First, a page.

Even more tragic, the demand for the production of natural-based organic pesticides (like chrysanthemums grown in Rwanda for pyrethrum) needlessly takes land out of local food production in developing countries when synthetic equivalents are more effective and environmentally sustainable.

This catastrophic repositioning of land-use in response to haphazard market evolutions based on activist trends will lead to food-chain disintegration. Policymakers need to take a holistic approach to the food chain, ensuring that production can meet demand in a rational, integrated manner. Promoting policies that create artificial disequilibrium, like those imposed by the European Commission’s Farm2Fork strategy, does anything but promote food chain integration.

5. Move Toward an Ideal of Better Farming

Policy-makers have sat on their hands as the organic food industry lobby has driven an artificial dichotomy between conventional farming practises (synthetic and therefore … bad) and organic techniques (natural and therefore … good). This is purely arbitrary, based more on a dogmatic food cult and a naturalist fundamentalism than on scientific research and evidence. Policy needs to be based on best practices rather than some artificially imposed distinction that irrationally narrows agricultural solutions to some perception of “natural”.

In the past, I argued in a (sadly ignored) opus that we need to concentrate not on random natural v synthetic distinctions but on developing “Better Farming” via the best available practices (much like the Better Cotton Initiative). Sustainable intensification is not about theological doctrines like agroecology or corporate scientism but about improving agriculture following the best tools to develop the best yields on the least amount of productive land.

How does the EU’s Farm2Fork strategy make farming better or promote the sustainable intensification of agriculture?

6. Support Seed Breeding as a Key Agriculture Strategy

I am often bemused watching policymakers talking about increasing farm yields while restricting technologies. Some agritech tools, like pesticides, stop production losses; others, like fertilisers, maintain the mean. But if you want to increase agricultural yields, sustainably, then you need to innovate at the seed breeding level. Studies from NIAB and DTZ have shown that up to 90% of increases in agricultural yields over the last 50 years can be attributed to advances in seed breeding.

If regulators have any intention to promote a sustainable intensification of agriculture, then they would have to put seed breeding at the core of their farm policy strategy. Instead, rabid pro-organic lobby groups, like Corporate Europe Observatory, have vilified seed researchers and tried to discredit their innovations, not at all based on the science but rather on the funding, in their push to have gene editing politically ostracised. The European Commission has to stop bowing to these narrow-minded, polarising anti-industry activists and respect the research and the benefits demonstrated from new seed breeding techniques.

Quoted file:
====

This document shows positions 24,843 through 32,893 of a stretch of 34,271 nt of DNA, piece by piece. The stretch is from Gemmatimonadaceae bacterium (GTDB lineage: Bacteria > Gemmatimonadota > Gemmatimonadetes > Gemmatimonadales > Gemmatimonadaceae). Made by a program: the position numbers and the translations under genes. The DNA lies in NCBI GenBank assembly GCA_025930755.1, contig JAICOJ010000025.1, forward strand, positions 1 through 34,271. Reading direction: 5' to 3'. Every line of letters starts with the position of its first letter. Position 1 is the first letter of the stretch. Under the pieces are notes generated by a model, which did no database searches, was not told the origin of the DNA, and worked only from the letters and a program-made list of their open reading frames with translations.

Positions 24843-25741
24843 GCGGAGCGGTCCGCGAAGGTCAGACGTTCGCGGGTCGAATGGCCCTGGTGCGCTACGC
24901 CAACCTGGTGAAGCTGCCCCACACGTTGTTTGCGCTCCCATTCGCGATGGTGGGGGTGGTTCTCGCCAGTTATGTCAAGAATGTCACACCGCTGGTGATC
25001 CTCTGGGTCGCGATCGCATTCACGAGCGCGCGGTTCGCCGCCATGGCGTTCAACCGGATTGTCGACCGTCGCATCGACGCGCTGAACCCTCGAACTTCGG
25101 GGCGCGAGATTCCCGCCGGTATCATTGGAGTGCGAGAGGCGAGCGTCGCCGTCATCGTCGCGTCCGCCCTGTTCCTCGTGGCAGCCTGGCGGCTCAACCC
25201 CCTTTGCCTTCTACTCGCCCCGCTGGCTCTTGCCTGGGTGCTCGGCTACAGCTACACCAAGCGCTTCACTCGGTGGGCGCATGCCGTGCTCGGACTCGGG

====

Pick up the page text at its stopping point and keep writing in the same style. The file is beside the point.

7. Encourage a More Holistic Agritech Research

Too often researchers and policymakers think of individual solutions to isolated agricultural challenges: how to get more nutrients into the soil; how to control weeds or fungal spreads; how to resist pest infestations. Researchers are always focusing on isolating the problem of the day and providing the best technological solutions but farmers face a myriad of challenges every day. A more holistic research approach could provide multiple benefits like herbicide-resistant seeds, nitrogen-fixing cover crops or moisture-protecting intercropping.

What blocks holistic thinking is arbitrarily imposed obstacles. The organic food industry lobby has laid out a series of artificial roadblocks to farmers including limiting crop protection tools, fertilisers and seed breeding to what could be categorised as “natural”. Agroecologists have also poisoned the well of holistic solutions by excluding any innovations developed by corporations or industry groups. Policymakers have to move away from such simple-minded strategies and deliver what farmers need rather than cater to the ideologies of some small group of affluent food fundamentalists.

8. Redirect Farm Subsidies from Volume to Soil Quality

While farmers pay the rent with volume (yield), their main concern should be to protect and develop their soil. Soil threats like erosion, weeds and poor nutrient levels handcuff farming opportunities. But the economics dictating agricultural decisions focus more on higher yields than soil management. There does not seem to be many incentives today for farmers to work to protect and enhance their soil quality. The European Union’s Common Agricultural Policy (CAP), for example, has moved from a lower yield (soil development) strategy to a climate mitigation focus (eventually reorienting the CAP to subsidising the Farm2Fork failures). Ideology, again, has taken priority over scientific research.

Sustainable intensification implies areas with good soil should be properly managed while less productive lands should be re-wilded (returned to nature or used for certain types of agroforestry). A better exploitation of fertile land (with a focus on maintaining soil quality) will allow agriculture to produce more on less land. This should be the focus of subsidy programmes like the CAP (rather than paying farmers with poor soil to continue farming or to take the most fertile land out of production).